April 2009

14 April 2009

Drawn to be wilder

Drawn to be wilder

rian hughes

Rian Hughes explores magazine hand-lettering in the latest issue of Eye
Custom type was not an occasional indulgent art in the pre-digital dark ages, it was the norm, says Rian Hughes in ‘Drawn to be wild’ (Eye no. 71 vol. 18).

14 April 2009

Golden age of type blogs?

Golden age of type blogs?

the type department

A whistle-stop tour through the top ten typographic weblogs
Here, at last, is our Easter week type special: the top ten type blogs, chosen by an anonymous panel of industry experts using strictly scientific principles (honest).

9 April 2009

Out of the Fog and into the Fab

Out of the Fog and into the Fab

jan middendorp

Robothon 2009’s hi-tech type tools give automation to the superfamilies
Only a few decades ago, a conference about new developments in typographic technology would have been attended by men in suits and ties discussing hardware with six-digit prices, writes Jan Middendorp. Typefaces back then were expensive, platform-dependent machine parts.

8 April 2009

Cutting some Slack for the AR

Cutting some Slack for the AR

simon esterson

A framework that’s more than just a (projected) shadow of its former self
The Architectural Review, the 113-year-old monthly known simply as ‘the AR’ by its visually aware audience, has had a tough time of it over the past few years, writes Simon Esterson. Changes in ownership and a loss of design direction left it looking like an also-ran in a field it once dominated. I’ve been a keen follower of the AR since its Manplan issues (see Eye no. 54 vol. 14) sparked my interest in both architecture and magazine design in the school art room nearly 40 years ago, so it is very encouraging to see the redesigned April issue emerge phoenix-like from the inferno that is contemporary magazine publishing.

7 April 2009

Curwen on the Stone(s)

Curwen on the Stone(s)

the picture department

Pasche’s rock’n’roll posters get the fine printing treatment
Designer John Pasche writes to tell us that his celebrated Rolling Stones posters (see Two degrees of (colour) separation, Eye Blog, September 2008) are available from his new website, rollingstonesposters.co.uk.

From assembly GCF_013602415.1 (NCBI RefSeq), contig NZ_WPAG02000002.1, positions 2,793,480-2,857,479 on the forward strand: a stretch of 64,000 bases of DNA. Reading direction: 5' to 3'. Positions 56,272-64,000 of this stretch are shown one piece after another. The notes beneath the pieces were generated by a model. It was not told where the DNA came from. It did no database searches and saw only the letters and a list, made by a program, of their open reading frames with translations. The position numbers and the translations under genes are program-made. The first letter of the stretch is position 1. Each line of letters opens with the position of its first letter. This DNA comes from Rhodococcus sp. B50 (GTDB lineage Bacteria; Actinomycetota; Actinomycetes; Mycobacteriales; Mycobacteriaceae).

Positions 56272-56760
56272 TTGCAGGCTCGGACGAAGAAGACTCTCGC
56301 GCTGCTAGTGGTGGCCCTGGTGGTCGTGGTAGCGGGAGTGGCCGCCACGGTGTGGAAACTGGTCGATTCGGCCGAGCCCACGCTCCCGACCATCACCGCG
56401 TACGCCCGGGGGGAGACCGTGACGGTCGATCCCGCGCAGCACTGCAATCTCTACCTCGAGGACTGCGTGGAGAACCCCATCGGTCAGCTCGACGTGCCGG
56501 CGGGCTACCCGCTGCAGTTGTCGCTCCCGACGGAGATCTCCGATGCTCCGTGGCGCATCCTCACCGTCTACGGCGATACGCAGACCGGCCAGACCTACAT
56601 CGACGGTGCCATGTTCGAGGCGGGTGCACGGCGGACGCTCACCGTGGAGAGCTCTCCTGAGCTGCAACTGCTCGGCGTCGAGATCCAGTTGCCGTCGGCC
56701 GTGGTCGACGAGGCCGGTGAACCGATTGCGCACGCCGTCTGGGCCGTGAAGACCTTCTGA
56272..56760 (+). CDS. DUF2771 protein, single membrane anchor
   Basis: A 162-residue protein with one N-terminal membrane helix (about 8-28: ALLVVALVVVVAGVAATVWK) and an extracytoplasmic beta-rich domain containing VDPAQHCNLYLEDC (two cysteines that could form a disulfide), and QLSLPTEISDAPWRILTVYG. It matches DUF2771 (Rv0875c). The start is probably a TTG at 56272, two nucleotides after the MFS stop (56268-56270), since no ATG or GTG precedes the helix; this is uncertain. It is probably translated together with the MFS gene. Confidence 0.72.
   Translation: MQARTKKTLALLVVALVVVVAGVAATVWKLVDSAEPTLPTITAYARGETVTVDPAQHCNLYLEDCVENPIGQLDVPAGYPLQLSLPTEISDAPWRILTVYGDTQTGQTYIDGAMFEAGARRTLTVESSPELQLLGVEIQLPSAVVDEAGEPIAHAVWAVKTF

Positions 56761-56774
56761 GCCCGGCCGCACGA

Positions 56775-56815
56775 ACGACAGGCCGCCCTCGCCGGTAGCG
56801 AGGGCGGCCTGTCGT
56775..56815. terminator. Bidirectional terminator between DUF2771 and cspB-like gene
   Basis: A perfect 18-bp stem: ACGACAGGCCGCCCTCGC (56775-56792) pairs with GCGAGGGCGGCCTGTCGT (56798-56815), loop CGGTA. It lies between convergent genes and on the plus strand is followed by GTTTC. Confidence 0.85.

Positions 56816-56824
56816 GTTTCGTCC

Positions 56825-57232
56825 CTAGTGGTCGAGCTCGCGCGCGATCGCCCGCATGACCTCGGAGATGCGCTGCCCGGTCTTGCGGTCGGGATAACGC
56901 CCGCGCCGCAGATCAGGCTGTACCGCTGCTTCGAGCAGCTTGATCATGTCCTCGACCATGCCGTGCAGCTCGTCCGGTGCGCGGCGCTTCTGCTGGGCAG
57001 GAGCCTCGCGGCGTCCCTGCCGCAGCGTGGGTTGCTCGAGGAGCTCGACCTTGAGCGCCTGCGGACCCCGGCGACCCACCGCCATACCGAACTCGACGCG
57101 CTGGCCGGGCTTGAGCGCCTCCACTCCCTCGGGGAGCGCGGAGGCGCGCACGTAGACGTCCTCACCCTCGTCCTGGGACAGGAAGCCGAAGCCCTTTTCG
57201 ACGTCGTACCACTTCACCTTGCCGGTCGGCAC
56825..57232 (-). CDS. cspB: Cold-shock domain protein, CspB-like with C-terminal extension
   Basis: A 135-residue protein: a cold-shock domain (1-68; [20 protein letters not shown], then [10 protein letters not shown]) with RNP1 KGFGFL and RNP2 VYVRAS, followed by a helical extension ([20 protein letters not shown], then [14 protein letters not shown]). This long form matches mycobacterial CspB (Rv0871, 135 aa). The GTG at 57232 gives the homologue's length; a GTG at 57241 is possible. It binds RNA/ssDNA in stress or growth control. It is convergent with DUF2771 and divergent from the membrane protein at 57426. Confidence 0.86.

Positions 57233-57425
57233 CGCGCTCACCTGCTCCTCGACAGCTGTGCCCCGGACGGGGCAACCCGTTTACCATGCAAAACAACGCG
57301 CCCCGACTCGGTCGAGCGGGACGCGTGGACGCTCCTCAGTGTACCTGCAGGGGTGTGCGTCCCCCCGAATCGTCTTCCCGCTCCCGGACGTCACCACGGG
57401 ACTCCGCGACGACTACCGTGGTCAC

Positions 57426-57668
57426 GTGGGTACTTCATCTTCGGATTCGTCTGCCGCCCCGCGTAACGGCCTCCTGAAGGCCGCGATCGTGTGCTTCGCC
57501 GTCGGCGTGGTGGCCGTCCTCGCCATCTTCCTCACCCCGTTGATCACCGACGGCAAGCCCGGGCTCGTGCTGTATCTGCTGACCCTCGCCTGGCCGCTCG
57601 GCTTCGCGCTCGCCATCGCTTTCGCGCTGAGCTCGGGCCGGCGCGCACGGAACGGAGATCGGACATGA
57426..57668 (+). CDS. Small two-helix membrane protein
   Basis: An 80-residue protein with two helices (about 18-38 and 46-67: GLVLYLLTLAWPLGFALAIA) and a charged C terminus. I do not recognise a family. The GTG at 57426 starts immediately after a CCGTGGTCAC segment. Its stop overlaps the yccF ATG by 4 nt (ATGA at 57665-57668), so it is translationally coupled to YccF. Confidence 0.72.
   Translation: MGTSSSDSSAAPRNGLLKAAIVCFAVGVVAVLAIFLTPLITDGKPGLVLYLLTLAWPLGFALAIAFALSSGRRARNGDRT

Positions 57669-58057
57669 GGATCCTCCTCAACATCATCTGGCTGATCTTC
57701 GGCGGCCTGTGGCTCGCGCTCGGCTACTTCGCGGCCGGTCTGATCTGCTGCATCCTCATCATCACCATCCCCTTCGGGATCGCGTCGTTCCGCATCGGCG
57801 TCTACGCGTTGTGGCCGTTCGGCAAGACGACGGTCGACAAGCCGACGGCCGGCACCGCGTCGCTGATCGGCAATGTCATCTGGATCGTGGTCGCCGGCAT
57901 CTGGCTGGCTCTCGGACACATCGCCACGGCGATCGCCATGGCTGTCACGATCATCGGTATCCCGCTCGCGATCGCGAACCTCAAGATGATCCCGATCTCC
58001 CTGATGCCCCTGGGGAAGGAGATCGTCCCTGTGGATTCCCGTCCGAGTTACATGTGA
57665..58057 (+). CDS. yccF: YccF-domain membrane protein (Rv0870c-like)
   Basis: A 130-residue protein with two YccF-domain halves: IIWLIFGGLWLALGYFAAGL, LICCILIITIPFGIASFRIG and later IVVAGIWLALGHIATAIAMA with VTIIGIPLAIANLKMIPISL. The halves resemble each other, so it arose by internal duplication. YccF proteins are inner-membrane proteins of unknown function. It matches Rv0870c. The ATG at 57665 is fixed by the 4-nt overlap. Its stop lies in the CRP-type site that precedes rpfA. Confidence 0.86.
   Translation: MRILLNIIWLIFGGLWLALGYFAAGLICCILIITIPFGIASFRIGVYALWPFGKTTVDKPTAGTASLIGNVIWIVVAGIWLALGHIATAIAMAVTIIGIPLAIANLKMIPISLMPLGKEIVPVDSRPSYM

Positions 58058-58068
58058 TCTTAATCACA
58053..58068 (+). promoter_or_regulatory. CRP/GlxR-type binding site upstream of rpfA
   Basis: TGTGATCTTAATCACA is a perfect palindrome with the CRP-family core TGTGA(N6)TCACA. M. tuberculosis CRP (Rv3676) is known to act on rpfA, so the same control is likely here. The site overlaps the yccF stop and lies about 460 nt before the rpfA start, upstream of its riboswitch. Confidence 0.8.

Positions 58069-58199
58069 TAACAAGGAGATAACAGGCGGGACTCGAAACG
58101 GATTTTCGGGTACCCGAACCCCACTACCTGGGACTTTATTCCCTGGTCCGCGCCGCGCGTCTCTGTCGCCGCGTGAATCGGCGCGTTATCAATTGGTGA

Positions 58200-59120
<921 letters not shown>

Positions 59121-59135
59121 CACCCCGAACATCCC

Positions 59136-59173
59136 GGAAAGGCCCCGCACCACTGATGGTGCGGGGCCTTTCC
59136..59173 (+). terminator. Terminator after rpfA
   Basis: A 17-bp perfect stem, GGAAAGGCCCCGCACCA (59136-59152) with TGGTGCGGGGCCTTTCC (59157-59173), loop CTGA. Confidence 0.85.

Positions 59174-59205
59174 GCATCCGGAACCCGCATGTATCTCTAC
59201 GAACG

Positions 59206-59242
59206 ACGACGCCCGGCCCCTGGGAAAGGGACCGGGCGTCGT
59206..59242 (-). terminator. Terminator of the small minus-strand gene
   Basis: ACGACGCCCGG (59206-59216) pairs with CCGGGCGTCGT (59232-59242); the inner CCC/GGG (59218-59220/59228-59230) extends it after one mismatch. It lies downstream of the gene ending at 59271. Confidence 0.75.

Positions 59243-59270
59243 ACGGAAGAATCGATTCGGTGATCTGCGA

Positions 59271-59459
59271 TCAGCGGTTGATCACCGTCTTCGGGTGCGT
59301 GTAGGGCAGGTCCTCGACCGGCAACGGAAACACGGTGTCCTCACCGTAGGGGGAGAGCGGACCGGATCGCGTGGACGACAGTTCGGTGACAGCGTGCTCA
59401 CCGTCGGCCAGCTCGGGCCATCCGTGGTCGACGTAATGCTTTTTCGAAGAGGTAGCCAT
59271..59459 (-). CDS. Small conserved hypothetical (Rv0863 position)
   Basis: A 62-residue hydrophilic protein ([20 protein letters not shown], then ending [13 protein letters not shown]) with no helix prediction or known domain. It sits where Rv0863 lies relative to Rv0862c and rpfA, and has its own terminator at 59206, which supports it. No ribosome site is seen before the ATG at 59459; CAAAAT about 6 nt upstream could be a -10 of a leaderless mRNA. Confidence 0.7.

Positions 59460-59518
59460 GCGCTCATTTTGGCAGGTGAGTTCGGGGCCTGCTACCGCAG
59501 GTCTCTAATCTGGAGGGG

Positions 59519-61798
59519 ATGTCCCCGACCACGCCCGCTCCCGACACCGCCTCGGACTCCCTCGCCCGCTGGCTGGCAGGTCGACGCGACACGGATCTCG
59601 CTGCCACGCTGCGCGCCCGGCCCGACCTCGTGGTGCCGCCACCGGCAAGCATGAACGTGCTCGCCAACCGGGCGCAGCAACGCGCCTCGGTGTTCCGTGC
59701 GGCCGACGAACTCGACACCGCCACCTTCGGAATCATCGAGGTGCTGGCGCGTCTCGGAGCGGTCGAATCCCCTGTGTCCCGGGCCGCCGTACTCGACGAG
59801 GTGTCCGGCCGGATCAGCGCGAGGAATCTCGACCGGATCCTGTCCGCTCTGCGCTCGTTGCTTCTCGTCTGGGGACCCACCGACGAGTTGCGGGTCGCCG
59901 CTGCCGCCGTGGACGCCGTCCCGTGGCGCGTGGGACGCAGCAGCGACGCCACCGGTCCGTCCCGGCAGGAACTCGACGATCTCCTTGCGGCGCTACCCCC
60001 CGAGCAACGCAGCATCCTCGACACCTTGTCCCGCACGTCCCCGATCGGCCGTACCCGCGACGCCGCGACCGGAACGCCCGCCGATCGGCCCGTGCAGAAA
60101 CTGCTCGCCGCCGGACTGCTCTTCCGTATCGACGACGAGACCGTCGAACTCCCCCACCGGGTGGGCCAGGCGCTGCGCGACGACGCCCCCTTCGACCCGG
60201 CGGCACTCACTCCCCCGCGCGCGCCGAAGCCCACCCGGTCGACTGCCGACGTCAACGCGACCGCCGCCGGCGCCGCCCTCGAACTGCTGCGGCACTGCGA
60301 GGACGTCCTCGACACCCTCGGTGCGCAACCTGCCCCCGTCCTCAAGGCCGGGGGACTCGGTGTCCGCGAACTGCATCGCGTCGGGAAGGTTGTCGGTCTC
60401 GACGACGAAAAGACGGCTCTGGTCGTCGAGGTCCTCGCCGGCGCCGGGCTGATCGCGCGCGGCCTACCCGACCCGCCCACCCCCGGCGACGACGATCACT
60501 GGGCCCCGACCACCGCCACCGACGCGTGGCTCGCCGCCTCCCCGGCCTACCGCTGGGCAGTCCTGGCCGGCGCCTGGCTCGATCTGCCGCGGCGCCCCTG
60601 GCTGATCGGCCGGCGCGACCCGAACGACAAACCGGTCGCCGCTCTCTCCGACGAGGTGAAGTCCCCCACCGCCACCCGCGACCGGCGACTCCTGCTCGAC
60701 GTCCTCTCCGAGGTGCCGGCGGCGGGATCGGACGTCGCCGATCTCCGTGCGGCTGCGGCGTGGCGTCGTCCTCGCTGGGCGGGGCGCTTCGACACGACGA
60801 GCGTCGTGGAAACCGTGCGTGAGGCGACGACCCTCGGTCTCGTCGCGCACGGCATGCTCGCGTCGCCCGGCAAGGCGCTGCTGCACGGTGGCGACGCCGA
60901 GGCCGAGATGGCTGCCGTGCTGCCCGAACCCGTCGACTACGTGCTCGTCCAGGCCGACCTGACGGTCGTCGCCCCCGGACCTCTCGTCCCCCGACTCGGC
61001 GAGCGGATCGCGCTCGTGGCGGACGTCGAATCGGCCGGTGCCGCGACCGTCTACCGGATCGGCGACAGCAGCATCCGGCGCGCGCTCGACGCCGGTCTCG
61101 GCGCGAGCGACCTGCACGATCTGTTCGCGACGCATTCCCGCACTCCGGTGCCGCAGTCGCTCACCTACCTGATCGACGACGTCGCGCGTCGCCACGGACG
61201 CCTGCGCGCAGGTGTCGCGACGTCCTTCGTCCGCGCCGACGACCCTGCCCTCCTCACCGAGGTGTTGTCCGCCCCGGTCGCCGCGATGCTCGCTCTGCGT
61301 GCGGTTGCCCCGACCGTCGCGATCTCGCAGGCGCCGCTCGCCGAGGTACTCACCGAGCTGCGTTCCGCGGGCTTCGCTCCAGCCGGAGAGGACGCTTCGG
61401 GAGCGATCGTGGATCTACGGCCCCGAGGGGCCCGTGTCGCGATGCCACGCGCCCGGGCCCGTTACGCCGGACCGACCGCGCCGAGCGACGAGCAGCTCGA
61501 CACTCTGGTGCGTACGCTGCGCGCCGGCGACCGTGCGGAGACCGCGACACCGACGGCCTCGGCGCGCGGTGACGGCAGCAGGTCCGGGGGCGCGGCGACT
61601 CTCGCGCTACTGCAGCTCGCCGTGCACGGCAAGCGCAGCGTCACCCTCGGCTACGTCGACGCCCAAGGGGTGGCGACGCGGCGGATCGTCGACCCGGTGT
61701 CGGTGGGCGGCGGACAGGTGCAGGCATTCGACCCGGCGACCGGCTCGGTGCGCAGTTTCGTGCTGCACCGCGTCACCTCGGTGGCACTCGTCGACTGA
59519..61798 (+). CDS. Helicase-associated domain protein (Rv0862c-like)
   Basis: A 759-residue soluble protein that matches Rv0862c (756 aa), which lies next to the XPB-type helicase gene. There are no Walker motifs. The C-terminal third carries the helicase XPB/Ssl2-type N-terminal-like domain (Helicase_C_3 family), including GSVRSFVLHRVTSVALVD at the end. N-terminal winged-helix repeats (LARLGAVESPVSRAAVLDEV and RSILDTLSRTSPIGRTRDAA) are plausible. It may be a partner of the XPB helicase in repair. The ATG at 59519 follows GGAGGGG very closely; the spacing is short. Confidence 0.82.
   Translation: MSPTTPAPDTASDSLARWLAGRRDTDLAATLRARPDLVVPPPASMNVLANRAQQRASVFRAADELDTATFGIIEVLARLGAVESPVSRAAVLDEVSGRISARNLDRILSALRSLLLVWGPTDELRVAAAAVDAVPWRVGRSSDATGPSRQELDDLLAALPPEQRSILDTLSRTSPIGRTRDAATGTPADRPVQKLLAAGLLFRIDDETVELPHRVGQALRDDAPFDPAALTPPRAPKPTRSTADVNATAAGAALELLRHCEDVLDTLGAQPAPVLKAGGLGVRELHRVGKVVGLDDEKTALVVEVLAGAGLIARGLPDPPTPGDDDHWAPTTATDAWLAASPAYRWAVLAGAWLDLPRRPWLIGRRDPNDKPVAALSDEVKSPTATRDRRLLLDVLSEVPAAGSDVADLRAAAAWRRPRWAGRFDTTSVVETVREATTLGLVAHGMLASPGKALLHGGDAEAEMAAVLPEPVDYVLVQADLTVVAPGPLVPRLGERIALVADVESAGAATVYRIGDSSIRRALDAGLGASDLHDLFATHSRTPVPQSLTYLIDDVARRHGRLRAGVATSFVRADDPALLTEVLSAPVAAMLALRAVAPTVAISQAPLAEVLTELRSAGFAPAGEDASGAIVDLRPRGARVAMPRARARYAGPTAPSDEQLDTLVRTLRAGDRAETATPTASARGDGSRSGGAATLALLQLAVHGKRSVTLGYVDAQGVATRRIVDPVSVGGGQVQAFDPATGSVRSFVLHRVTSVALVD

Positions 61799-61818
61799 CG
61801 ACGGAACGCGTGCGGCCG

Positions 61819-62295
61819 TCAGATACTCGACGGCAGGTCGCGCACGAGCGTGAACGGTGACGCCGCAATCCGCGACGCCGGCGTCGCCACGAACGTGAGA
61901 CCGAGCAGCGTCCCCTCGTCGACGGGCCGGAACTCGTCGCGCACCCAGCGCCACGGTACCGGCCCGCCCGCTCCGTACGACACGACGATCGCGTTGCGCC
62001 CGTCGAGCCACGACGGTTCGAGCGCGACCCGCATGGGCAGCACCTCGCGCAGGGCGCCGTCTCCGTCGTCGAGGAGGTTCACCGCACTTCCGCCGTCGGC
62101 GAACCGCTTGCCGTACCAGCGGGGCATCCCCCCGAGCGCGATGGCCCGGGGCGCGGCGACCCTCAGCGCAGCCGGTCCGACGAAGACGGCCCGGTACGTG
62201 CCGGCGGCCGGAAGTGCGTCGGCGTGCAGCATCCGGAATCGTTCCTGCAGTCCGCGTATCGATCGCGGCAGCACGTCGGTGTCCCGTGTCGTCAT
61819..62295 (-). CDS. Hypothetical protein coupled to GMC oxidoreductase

6 April 2009

Golden Age of type? Or the dark ages?

Golden Age of type? Or the dark ages?

the type department

Eye’s type special nominates the faces of the moment. Now name yours
In ‘Golden age?’ (Eye no. 71 vol. 18), we asked twelve practitioners – art directors, type designers, educators – to suggest examples of typefaces that characterise the Zeitgeist, and show some of their nominated fonts. Now it’s your turn.

6 April 2009

A contributor writes

A contributor writes

the post room

Letters from the Eye postbag: calligraphy by Paul Shaw
One of the more cheering aspects of working on a graphic design magazine is receiving elaborately designed letters through the Royal Mail. When the invoice from contributor Paul Shaw arrived in this envelope last week, it seemed a shame to open it.

4 April 2009

Q&A with Stefanie Schwarz

Q&A with Stefanie Schwarz

q&a

‘OpenType makes typographic subtleties easier to apply now’
Online exclusive. For other interviews on the theme of ‘Who needs design history?' see Eye 68 on the Eye site.

3 April 2009

MadeThought / Typographic Circle

MadeThought / Typographic Circle

simon esterson

Taking the rough with the smooth off the grid
‘New designers come to work with us and I see them spending half a day fannying around with the baseline grid,’ said MadeThought’s Paul Austin to a slightly alarmed audience at the Typographic Circle on Thursday night, writes Simon Esterson. ‘I don't know what that is,’ he added and made it clear he didn’t really care either.

2 April 2009

The Form of the Book 5

The Form of the Book 5

derek birdsall

Dracula, blood-red prints of darkness (with dedicated typefaces)
John Morgan’s meticulous reading of Dracula, Bram Stoker’s classic and complex ‘novel’ (originally published in 1897) results in a golden, golden-section edition, writes Derek Birdsall. As one of the characters repeatedly refers to the (then) modern invention of the typewriter, Morgan has set Mina Harker’s journal entries in a quirky version of typewriter type (Remington, of course!).
 
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